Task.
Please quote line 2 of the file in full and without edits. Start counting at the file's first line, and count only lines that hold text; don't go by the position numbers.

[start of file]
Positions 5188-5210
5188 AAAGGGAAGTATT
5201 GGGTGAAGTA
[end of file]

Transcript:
5188 AAAGGGAAGTATT